Neuroscience Nurse

What Does a Neuroscience Nurse Do?

Neuroscience nurses work with patients with brain and central and peripheral nervous system disorders, and care for their physical, behavioral, and cognitive needs. They provide specialized post-operative care for patients after neurosurgery and work with those that have experienced brain injury, neuro trauma, and spinal damage, as well as patients with conditions such as multiple sclerosis, motor neurone disease, meningitis, encephalitis and Parkinson’s disease. The nature of their work requires neuroscience nurses to be sensitive and remain calm as they treat patients who are often confused and restless, as well as those who have experienced severe trauma. Neuroscience nurses perform a wide variety duties like monitoring neurological exams, administering medication, maintaining health records, and consulting physicians about patient progress. They help patients by encouraging them to adapt to persistent neurological difficulties, and carry out treatments that both improve and support body functions in order to promote recovery.

How Can I Become a Neuroscience Nurse?

If you are interested in a career in neuroscience nursing you must first become a registered nurse by earning a bachelor’s or associate degree in nursing, or by graduating from a nursing diploma program. After successfully completing a nursing program, you will have to take the NCLEX-RN to become licensed to practice. To become certified as a neuroscience nurse you must take the Certified Neuroscience Registered Nurse exam through the American Association of Neuroscience Nurses. To be eligible to take the exam, candidates must have experience working at least two years full-time, or 4,160 hours, in either direct or indirect neuroscience nursing practice within the last five years. The purpose of the CNRN is to differentiate between nurses who have a broad knowledge that goes beyond a practice and those who have only become experts within a particular area. Neuroscience nurses must be educated in all aspects of neuroscience and be able to apply that education to patient care. The exam covers the anatomy and normal physiology of the entire nervous system and its related systems, such as the vasculature, ventricle system and muscular system, as well as development of the nervous system and treatment of disorders in different age groups like neonate, infant, child, young adult or elderly adult.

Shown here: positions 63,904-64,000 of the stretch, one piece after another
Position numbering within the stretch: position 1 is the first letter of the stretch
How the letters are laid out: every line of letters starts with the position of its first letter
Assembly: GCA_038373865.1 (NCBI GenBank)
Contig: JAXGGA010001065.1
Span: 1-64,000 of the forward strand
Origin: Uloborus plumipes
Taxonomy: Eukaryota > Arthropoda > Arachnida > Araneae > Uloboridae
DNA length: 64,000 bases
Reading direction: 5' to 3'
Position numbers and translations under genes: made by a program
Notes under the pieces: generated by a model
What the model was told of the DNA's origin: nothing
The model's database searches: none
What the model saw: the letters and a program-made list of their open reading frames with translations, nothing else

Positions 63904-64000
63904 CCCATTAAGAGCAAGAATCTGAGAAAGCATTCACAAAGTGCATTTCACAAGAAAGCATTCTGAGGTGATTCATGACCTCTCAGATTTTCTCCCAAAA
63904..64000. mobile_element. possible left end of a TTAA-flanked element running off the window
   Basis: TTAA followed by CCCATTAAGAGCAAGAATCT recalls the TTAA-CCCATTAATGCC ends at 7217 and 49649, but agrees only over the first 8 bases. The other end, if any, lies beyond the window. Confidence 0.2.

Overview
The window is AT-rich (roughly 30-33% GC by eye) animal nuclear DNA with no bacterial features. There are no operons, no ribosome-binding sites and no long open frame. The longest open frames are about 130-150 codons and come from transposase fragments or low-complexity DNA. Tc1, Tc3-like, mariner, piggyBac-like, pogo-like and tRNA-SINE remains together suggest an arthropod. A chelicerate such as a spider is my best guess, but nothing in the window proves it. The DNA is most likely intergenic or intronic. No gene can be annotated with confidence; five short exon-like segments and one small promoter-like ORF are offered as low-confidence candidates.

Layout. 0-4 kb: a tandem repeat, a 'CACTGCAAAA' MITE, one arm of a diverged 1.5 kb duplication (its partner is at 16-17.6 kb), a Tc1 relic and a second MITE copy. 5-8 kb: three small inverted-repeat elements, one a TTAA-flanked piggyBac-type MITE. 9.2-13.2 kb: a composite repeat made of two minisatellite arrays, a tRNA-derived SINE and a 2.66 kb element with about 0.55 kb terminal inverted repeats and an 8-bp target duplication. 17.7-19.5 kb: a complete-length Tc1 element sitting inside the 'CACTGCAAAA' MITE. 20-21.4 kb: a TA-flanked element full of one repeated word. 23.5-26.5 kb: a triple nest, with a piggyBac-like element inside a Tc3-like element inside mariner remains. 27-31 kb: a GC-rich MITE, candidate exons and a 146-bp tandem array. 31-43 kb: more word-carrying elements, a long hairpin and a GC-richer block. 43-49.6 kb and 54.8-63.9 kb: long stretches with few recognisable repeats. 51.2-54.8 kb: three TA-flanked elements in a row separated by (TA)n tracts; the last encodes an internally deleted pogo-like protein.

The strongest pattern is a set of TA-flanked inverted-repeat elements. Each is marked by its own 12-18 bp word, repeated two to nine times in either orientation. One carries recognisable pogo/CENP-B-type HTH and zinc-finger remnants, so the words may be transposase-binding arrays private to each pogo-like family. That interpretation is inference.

What Is the Career and Salary Outlook for a Neuroscience Nurse?

The Bureau of Labor Statistics reports that employment of all types of registered nurses will grow much faster than other occupations, an expected increase of 22 percent from 2008 to 2018. Neuroscience nurses work in diverse, challenging and rewarding environments, such as hospitals, health care clinics, brain injury units, and intensive rehabilitation units. With new technologies and discoveries happening every day, neuroscience is a ever-changing field. To stay on top of the latest developments in the neurological care of patients, neuroscience nurses will need to take continuing education courses. By obtaining relevant experience and knowledge in the area of neuroscience, nurses can find a variety of advancement opportunities. According to PayScale, the median salary of a Certified Neuroscience Registered Nurse can range from $74,000 to $86,000, depending on job position, such as charge nurse, registered nurse, clinical nurse manager and nurse practitioner.